On the 4th of May 2023, the European Court of Human Rights (ECtHR) ruled in its judgment A.C. and M.C., 4289/21. The case concerned the pre-removal detention of two asylum applicants, a mother and her minor child of seven-and-a-half-months old, in France with the view to transfer to Spain. The applicants were placed in a detention centre for 48 hours which was then extended by domestic courts for 28 days. The authorities, however, released the applicants in nine days.

The ECtHR first ruled that France subjected the child to a treatment that exceeded the threshold of severity required by Article 3 ECHR taking in consideration the very young age of the applicant, the conditions of the detention centre and the duration of his detention. In view of the inseparable bound between the mother and baby and their shared emotions, the Court held that France also breached Article 3 in relation to the mother.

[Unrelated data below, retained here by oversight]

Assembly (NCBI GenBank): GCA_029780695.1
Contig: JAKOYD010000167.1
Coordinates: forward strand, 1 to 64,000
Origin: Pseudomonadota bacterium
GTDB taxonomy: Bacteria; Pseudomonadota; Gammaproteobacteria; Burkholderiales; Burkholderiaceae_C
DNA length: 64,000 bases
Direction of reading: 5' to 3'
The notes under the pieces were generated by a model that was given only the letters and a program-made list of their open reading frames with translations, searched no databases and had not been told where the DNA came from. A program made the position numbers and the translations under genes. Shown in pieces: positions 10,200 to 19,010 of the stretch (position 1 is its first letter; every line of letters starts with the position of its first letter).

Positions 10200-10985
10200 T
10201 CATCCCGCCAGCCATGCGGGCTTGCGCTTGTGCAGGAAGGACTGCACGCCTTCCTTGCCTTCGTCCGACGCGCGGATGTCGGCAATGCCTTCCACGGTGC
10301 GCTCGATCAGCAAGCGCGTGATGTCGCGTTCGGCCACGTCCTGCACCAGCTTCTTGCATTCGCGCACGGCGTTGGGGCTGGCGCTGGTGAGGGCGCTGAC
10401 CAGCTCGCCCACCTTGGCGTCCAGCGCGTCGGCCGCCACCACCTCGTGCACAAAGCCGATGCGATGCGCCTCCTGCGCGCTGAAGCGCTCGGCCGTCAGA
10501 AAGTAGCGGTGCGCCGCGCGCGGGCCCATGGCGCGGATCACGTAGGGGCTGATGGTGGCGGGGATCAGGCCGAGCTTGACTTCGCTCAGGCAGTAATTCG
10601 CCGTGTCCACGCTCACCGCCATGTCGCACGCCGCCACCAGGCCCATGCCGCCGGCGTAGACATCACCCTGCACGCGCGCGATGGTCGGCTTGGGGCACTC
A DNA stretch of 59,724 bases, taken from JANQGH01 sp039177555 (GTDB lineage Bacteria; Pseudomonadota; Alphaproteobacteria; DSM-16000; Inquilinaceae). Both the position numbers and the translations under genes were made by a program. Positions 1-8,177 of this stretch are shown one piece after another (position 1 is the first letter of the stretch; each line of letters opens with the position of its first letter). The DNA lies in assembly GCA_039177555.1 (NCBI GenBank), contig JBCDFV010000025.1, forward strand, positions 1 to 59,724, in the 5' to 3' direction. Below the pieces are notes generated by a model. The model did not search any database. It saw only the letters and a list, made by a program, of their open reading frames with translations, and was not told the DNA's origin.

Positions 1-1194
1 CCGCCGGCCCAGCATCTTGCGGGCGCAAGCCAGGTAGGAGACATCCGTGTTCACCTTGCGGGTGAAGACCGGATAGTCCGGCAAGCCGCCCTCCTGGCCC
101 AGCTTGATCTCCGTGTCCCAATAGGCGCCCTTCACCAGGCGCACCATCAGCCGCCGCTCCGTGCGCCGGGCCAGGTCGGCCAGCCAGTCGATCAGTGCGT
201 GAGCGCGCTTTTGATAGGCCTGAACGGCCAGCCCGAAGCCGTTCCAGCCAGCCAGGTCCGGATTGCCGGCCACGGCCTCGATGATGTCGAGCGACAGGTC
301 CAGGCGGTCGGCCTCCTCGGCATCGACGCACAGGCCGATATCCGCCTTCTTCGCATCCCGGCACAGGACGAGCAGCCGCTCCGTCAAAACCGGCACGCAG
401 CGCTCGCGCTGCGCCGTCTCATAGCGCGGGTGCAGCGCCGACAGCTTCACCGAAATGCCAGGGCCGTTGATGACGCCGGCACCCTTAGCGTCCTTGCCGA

The Court then ruled that France violated Article 5 §1 and §4 ECHR. The Court acknowledged that the authorities considered less restrictive measures in their initial detention decision, however, it ruled the authorities did not sufficiently verify whether the extension of detention in order to facilitate the child’s departure was a measure of last resort for which no less restrictive measure were available. Moreover, the Court held that the domestic courts have the duty to ensure the legality of the detention however it found that the child did not benefit from a review defined under Article 5 § 4 to assess the lawfulness of the prolonged detention.

Based on an unofficial translation from within the EWLU team